Donald Lambro
WASHINGTON - Former Massachusetts governor Mitt Romney estimates the federal tax rate he pays on most of his income is about 15 percent because it comes from his past investments.

That may sound shockingly low to many middle income Americans who pay tax rates of 25 percent to 28 percent or higher, but the 15 percent is in the federal tax code for a good reason: to encourage capital investment which is the mother's milk of a growing economy.

Romney, who said he will release his tax returns about April, pays the same tax rate anyone else does on income from capital gains from the sale of stocks, bonds, or from dividends and other securities.

While Romney is a millionaire, any American who buys a share of stock and sells it for a profit, or is paid dividends from that stock or other investment, or sells a home would would pay the same rate Romney does.

Investments that pay a return in long term or short term capital gains or dividends, is not just for the wealthy. Tens of millions of workers who invest in 401(k), IRA or Roth savings plans, or through their mutual funds, or stock portfolios, receive the same tax break and that income is taxed at 15 percent.

If you were to buy stock in Verizon, which is about $39 a share, it would pay you a yearly dividend of $2. That's an effective yield on your investment of 5.1 percent -- not bad at a time when most banks are paying less than 1 percent.

Buy some AT&T stock at $30.38 and it would pay you $1.76 per share, an annual yield of 5.8 percent. Where can you get that in today's economy?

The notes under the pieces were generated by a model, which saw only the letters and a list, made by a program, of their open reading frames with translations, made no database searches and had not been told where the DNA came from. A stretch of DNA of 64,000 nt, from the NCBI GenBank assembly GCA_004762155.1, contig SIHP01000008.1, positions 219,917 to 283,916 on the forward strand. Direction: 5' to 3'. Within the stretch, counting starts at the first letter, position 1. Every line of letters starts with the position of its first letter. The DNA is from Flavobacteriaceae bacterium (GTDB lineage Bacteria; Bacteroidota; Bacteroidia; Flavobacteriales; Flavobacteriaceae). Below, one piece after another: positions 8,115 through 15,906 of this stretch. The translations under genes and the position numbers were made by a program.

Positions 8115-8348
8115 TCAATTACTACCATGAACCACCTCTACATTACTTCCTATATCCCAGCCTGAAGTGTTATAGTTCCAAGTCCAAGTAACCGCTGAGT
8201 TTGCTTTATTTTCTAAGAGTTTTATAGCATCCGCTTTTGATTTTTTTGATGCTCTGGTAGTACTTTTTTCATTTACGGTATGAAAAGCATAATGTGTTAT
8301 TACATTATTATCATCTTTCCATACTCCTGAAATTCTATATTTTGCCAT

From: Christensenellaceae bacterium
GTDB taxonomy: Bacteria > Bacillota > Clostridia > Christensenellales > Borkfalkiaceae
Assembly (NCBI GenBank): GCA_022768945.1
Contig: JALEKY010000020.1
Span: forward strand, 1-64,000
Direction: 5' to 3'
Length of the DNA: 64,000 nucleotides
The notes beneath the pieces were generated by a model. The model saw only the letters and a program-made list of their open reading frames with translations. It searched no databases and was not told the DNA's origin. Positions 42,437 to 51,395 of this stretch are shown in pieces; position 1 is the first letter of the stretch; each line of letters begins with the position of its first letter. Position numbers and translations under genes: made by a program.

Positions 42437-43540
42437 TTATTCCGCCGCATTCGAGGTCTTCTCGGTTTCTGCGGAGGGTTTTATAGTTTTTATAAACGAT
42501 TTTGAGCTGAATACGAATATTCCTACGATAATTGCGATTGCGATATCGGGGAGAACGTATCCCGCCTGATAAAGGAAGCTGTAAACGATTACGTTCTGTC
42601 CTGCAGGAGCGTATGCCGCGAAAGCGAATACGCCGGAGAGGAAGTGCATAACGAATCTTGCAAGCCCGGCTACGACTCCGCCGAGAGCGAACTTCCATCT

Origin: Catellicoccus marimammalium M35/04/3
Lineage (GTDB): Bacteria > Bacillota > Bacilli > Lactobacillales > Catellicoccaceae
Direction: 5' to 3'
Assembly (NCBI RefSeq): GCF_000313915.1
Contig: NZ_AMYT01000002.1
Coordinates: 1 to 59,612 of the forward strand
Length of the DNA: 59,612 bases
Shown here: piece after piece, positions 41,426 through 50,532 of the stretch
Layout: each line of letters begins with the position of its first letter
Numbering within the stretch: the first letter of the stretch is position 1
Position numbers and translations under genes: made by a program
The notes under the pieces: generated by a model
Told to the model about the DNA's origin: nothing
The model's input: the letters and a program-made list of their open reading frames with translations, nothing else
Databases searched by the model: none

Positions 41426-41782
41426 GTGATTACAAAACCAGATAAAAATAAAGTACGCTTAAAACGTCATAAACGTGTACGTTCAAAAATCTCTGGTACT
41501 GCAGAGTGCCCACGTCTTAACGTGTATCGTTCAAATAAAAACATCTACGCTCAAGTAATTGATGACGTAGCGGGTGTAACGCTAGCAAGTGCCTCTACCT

But the federal tax on that income would be 15 percent, too.

President Obama, who wants to raise income taxes on big corporations, small businesses who file as individual taxpayers, investors and almost anyone who makes big money, thinks the 15 percent tax is too low.

He's fond of relating billionaire stock investor Warren Buffet's complaint that his private secretary at Berkshire Hathaway pays a higher income tax rate than Buffet does. The reason: virtually all of Buffet's income is from capital gains and other forms of investment, so he pays 15 percent, too.

You never read in the newspapers that his secretary is also an investor and income from her investments is also tax at the 15 percent rate. Earned income is taxed at the regular rates between 10 percent at the bottom and 35 percent at the top.

For the past four years, Obama has been beating up rich people, saying they are not "paying their fair share" in income taxes when, in fact, they pay most of the income taxes that flows into the U.S. Treasury.


Donald Lambro

Donald Lambro is chief political correspondent for The Washington Times.